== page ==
It’s not unusual for a film to center on an ailing older man imparting wisdom and experience to a young man before it’s too late, but in “The Last Mitterrand” the oldster in question is French president Francois Mitterrand and the young man is a 30-year-old journalist ostensibly helping him with his memoirs. As the socialist prez who led Gaul for two seven-year terms from 1981-95, Michel Bouquet gives a perf that certainly equals — and perhaps surpasses — Anthony Hopkins’ Nixon and Bruno Ganz’s recent Hitler.
A welcome departure by helmer Robert Guediguian from his Marseilles-set pics, this is an accomplished and subtle portrait of a shrewd, infuriating, yet lovable politician deliberately leaving gaps in his legacy. What emerges is a look at power, strategy and how youthful ideals — as well as possible youthful errors — shape a man.
While script alludes to specific incidents without spelling them out, viewers unfamiliar with Mitterrand’s reign can still enjoy the pic in the same way it’s possible to enjoy “The Motorcycle Diaries” without knowing Ernesto Guevara went on to become Che. One need only know there’s a country called France that saw fit to elect a left-wing head of state during the same period when communism was teetering and toppling throughout the Eastern Bloc.
Journalist Antoine Moreau (Jalil Lespert) explains in voiceover he doesn’t know precisely why the prez chose him, but they’ve been meeting on and off to hammer out a manuscript. Unencumbered by false modesty, Mitterrand tells Antoine he’s the last of the great French presidents and that due to encroaching globalization and the administrative homogenization of Europe, only “money-men and accountants” will hold the office in his wake.
Antoine is determined to clear up lingering discrepancies about when, exactly, the young Mitterrand joined the Resistance, the better to confirm or crush speculation that the budding politician was too cozy with the pro-Nazi Vichy regime. Mitterrand is alternately cagey and borderline irate. Rather than deal constructively with accusations that France should have apologized for helping deport its own citizens during the German occupation, the president states no apology is needed because “Vichy was not France.”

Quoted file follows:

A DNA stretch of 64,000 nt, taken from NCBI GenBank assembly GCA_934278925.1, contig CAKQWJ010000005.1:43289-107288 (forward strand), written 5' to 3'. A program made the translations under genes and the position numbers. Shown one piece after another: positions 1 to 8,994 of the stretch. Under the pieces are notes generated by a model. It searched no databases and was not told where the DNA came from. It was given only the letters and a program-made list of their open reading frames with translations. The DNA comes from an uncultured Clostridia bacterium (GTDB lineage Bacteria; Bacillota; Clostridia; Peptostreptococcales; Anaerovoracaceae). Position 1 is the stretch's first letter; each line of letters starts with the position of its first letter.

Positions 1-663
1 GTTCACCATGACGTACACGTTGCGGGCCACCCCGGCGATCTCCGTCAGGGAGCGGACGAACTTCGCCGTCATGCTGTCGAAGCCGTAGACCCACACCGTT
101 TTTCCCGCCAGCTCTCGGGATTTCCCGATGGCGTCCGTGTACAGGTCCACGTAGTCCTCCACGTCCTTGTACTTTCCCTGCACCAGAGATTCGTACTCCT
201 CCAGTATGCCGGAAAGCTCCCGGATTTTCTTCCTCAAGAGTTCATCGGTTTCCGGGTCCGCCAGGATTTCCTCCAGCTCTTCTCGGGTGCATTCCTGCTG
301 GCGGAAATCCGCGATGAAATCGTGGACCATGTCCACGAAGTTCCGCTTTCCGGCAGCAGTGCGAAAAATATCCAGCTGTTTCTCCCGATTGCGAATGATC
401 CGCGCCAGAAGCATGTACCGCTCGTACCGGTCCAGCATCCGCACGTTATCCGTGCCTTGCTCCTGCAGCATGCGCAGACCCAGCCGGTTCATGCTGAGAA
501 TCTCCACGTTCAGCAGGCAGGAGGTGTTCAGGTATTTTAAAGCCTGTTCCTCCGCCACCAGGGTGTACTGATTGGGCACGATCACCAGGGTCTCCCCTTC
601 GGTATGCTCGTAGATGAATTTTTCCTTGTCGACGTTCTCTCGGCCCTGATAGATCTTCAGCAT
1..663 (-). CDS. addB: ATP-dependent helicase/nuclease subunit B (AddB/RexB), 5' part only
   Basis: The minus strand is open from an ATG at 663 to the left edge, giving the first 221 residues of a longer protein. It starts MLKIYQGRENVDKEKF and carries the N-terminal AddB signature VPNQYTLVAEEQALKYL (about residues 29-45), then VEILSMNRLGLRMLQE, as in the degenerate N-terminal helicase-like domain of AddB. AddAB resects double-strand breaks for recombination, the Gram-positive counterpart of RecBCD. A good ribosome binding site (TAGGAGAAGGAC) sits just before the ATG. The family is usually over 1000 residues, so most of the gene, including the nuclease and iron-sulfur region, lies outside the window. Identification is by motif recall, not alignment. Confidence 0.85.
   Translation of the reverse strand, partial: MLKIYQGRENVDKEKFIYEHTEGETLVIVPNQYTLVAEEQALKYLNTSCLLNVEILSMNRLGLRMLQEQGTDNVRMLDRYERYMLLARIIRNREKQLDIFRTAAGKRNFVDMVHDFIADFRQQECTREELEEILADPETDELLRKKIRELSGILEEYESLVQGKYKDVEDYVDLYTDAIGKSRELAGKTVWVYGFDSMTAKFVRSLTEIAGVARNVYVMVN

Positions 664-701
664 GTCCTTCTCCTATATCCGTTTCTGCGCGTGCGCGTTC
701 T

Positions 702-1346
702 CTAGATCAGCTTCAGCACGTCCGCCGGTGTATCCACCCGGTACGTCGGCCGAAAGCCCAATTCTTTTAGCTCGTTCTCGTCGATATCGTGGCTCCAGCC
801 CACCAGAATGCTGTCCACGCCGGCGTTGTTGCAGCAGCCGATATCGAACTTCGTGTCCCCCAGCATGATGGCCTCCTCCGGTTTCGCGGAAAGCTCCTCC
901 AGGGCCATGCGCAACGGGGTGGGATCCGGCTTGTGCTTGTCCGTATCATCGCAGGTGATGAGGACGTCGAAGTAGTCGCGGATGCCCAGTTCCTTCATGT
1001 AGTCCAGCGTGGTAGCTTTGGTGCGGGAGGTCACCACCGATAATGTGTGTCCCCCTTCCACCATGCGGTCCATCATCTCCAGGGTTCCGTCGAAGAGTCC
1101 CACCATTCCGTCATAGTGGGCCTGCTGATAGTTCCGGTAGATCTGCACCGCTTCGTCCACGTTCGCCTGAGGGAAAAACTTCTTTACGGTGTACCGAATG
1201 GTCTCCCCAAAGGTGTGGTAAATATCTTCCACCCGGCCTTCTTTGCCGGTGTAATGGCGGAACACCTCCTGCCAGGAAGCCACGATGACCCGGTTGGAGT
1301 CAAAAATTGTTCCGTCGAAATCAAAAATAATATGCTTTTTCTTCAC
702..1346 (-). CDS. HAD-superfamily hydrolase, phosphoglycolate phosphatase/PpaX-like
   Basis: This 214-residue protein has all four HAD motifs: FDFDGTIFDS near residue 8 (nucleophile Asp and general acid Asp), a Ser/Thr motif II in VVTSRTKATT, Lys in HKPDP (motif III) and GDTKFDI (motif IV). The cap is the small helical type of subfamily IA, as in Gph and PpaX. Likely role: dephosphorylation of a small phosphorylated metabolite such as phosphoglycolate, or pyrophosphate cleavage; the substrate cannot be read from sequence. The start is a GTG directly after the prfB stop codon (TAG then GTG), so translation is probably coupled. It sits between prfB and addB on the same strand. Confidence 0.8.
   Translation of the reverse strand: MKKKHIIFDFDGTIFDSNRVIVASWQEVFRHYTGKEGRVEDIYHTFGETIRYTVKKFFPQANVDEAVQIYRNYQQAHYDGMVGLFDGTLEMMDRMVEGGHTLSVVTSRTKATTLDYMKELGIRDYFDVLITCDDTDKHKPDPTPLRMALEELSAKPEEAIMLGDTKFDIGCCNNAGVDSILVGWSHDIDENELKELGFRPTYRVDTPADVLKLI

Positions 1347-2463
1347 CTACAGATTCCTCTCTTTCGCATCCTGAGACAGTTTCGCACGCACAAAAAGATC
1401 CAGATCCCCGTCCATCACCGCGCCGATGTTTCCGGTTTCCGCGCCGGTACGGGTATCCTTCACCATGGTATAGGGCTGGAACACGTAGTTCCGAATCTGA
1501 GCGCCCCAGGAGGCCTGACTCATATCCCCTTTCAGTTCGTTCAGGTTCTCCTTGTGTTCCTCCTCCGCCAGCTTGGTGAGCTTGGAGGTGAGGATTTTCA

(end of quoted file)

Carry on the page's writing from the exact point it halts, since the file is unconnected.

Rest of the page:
Explaining that his enemies have hounded him for 50 years, Mitterrand takes pride in the fact his adversaries have never been able to nail him for alleged improper conduct during the early years of WWII. The distinction is maddening for Antoine: Has Mitterrand not been nailed because there’s no foundation to the accusations or has he simply outsmarted his accusers?
Mitterrand’s health is in decline, and his personal physician, Dr. Jeantot (Philippe Fretun), is almost always at hand, along with the president’s chief bodyguard, Fleury (Philippe Lemercier). Toward the end of Mitterrand’s second term, the press exposed the existence of the president’s illegitimate teen daughter, Mazarine, but his prostate cancer — which had already been diagnosed but was hushed up when he ran for re-election — was not considered a fit topic for public delectation.
Antoine is consumed by his research and Mitterrand’s elusive character; Mitterrand concentrates more and more on his own imminent demise. The assignment does not help Antoine’s marriage to feisty but disgruntled Jeanne (Anne Cantineau), whose communist parents provide a window on France’s co-opted past of working-class dreams for a better world.
As he effortlessly summons pertinent quotes from writers and thinkers of lasting import, Mitterrand’s intellect in action is a gorgeous thing to behold. His analysis of why “The Right hates to be betrayed” couldn’t be more pertinent — applied to either Gaul or the collection of 50 states across the Pond. His advice, too, to Antoine on what sort of women to get involved with is both funny and revealing, and his late-arriving riff on Julia Roberts in “Pretty Woman” borders on the surreal.
Lespert holds his own as the reporter, enhancing Bouquet’s flawless perf as the latter conjures the assurance of a great tactician tempered by the pain of a dying man.
Production design convincingly conveys the trappings of power — although most heads of state surely rate more than one bodyguard. Lensing is direct and communicative.